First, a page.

Three men have been arrested in the wake of an attempted bomb attack on a PSNI officer.
The suspects, aged in their late 20s and late 30s, were detained just across the border in Ballybofey, Co Donegal, at about 4am on Monday.
The under vehicle improvised explosive device was found attached to the serving officer’s vehicle at Glenrandel in the village of Eglinton on the outskirts of Londonderry.
Police said it was capable of causing “death or serious injury”.
A Garda spokeswoman said the men were being held at stations in Letterkenny and Milford.
The car will also be subject to a technical examination and searches are continuing in the vicinity of where it was stopped, she added.
The finger of blame has been pointed towards dissident republicans opposed to the peace process.
Londonderry district commander superintendent Mark McEwan condemned those responsible.
He said: “The target of focus of the investigation is violent dissident republicans.
“This could have been a tragedy.
“This officer serves the community day and daily. He keeps people safe. Someone has crept in and planted a bomb underneath his car.”
The alarm was raised when police were alerted to suspicious activity outside the house at about 2.45am. Army bomb experts were called to the scene and declared that a viable device had been found.
It is understood the targeted officer’s wife is also a member of the PSNI.
Supt McEwan added: “This device had the potential to harm not only the officer but anyone in that residential area and those involved have shown a blatant disregard for human life.”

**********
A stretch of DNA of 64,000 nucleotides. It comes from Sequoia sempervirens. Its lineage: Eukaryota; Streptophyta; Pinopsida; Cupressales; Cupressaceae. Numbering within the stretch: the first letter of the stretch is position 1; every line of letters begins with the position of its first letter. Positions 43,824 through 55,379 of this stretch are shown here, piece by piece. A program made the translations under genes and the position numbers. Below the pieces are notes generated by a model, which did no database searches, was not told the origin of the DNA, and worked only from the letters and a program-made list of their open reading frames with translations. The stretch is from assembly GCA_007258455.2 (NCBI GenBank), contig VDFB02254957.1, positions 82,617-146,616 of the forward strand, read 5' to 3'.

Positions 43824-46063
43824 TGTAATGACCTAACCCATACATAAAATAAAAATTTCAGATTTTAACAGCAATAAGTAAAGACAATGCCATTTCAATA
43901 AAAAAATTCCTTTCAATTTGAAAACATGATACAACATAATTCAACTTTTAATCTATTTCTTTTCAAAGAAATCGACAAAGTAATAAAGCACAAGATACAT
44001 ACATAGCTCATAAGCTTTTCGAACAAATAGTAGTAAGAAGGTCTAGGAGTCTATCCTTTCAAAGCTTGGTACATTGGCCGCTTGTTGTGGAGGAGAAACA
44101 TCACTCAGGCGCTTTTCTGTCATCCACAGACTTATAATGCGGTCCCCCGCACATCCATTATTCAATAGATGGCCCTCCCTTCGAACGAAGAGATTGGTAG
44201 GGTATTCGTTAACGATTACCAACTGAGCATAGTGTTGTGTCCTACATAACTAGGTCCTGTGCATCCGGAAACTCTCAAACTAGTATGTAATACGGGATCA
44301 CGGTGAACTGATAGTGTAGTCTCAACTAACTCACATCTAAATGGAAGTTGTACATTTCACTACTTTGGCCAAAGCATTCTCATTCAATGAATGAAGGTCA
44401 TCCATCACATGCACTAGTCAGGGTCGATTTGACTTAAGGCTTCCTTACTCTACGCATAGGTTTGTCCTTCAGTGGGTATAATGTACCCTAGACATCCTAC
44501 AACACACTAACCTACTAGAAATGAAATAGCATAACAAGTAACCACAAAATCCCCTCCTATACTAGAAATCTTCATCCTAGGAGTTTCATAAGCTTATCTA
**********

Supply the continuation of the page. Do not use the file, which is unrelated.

The Glenrandel area remained closed to traffic and residents last night. Around 15 houses, including those with a number of elderly residents, were evacuated during the security alert.
Northern Ireland Secretary Theresa Villiers and Stormont’s Justice Minister David Ford have led the condemnation.
Ms Villiers said those who planted the bomb acted in defiance of the wishes of the vast majority of people who wanted to see a peaceful and prosperous future.
Mr Ford said a tragedy had been narrowly averted.
He said: “I unreservedly condemn the people who hide in darkness and seek to use extreme violence. No rational person can see that as a way forward.”
Mark Lindsay, chairman of the Police Federation for Northern Ireland (PFNI), described the planting of the bomb as an act of madness.
He said: “There is a network of people responsible for this act of madness. They obtained the components for the device. They made the device, targeted the officer and planted it under the officer’s car in a cold-blooded attempt to murder.
“They didn’t care who else they killed or injured.”
There has also been condemnation from both sides of the political divide.
First Minister Peter Robinson appealed for the community to unite against the terrorists.
He said: “Everyone must stand united against those who would use violence and terror in our society and I unreservedly condemn those behind this incident.
“It is vital that those responsible are identified and brought to justice and I would urge anyone with information to pass it to the police.”
UUP policing spokesman Ross Hussey said the would-be bombers were cowards.
Sinn Fein’s Raymond McCartney said he was grateful no one was hurt.
Mr McCartney said: “Thankfully no one was injured in this attack but we could have been facing serious injuries or worse.”
In a joint statement, Derry’s four main church leaders said the attack was unjustifiable.
Bishop Donal McKeown, Bishop Ken Good, Dr Robert Buick and the Rev Peter Murray said: “We are appalled at the despicable attempt to murder a police officer in Eglinton this morning, and thankful and relieved that the attack was thwarted.
“There can be no justification for the attempted murder. It was wrong. It was evil. It was reckless. The police have said those who left the device endangered not only the police officer but other people living in the area.”